Article | Access to cigarettes by young New Zealand smokers: little change from 2000 to 2008
Objective: To examine trends in young New Zealanders’ access to cigarettes from 2002 to 2008.
Methods: Self-reports of young smokers’ commercial sources of cigarettes, requests for proof of age and being refused a sale, and the amount spent on cigarettes, were analysed from the 2002 and 2004 Youth Lifestyles Surveys and 2006 and 2008 Year 10 In-depth Surveys of 14 to 15 year olds in New Zealand (NZ).
Results: Most young smokers obtain cigarettes through non-commercial sources; however, one-third bought their cigarettes from shops in 2008, with no evidence of a change in proportions purchasing from major retail outlets since 2000. Few young smokers were asked to show proof of age when purchasing cigarettes, with no evidence over time of more young smokers being asked for proof of age, but reports of being refused the sale of cigarettes decreased from 2000. Participants reporting being asked for proof of age had nearly six times the odds of being refused sale. The amount spent on cigarettes did not change over the study period.
Conclusion: Many young smokers continue to purchase cigarettes from commercial outlets, with no evidence of change in purchasing from major outlets such as dairies, service stations, supermarkets or liquor stores since 2000. The fact that few young smokers reported being asked to show proof of age suggests the need for stronger measures to ensure that retailers comply with New Zealand legislation regarding under-age sales of tobacco.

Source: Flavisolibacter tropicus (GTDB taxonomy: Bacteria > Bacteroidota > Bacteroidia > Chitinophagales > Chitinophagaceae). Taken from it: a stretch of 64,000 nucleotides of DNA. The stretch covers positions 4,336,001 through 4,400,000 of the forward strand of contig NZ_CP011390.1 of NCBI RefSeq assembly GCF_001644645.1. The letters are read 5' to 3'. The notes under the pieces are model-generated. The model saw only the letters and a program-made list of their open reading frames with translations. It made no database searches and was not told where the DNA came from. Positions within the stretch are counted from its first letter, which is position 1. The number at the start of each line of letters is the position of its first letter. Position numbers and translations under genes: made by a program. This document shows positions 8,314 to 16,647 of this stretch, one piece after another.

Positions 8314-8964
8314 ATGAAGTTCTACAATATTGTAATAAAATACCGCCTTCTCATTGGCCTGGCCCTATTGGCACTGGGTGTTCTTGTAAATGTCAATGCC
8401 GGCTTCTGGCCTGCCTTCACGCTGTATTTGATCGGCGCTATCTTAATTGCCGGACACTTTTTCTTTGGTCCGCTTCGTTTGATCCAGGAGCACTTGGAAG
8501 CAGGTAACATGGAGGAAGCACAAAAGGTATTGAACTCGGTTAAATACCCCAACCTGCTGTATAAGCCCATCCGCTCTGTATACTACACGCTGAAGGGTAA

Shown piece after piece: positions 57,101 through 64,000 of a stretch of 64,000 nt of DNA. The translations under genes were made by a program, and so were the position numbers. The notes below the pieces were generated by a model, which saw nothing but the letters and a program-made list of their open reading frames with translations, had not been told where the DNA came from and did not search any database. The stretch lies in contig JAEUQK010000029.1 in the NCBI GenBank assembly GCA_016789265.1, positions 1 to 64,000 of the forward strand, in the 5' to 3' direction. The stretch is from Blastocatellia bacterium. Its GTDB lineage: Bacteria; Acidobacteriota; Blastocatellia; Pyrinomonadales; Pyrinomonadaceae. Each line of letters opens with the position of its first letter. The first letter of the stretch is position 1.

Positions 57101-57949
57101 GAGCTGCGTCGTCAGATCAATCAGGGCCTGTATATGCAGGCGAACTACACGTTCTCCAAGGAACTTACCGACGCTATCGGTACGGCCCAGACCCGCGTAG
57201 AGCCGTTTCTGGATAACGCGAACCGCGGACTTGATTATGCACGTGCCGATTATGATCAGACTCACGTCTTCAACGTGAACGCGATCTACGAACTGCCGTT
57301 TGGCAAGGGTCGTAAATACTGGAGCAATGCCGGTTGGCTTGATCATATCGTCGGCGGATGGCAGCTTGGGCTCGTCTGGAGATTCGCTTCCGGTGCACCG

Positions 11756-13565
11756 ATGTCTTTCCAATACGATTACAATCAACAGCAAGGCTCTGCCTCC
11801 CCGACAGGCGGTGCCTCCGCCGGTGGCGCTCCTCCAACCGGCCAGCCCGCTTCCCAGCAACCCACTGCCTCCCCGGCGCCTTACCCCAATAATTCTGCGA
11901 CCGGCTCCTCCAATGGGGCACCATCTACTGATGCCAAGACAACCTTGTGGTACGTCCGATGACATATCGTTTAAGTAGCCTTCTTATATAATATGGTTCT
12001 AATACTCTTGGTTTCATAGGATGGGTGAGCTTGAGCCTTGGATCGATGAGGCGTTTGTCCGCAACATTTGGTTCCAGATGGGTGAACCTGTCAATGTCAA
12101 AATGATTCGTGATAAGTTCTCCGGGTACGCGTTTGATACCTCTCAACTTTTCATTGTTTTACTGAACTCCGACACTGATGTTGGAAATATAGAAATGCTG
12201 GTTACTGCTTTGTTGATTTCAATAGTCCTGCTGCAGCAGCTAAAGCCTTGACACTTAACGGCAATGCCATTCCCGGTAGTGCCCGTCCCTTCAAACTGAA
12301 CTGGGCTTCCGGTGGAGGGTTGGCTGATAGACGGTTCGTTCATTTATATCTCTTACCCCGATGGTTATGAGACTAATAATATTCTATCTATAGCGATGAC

Implications: With an infringement notice scheme being implemented and tobacco price rises, there may be an increase in accessing cigarettes through social sources. It remains important to monitor commercial tobacco sales to young people to determine the efficacy of policy change.
Citation: Marsh, L, Gray, A., McGee, R., Newcombe, R., Patterson, R. (2012). Access to cigarettes by young New Zealand smokers: little change from 2000 to 2008. Australian and New Zealand Journal of Public Health, 36(5), 415-420. DOI: 10.1111/j.1753-6405.2012.00909.x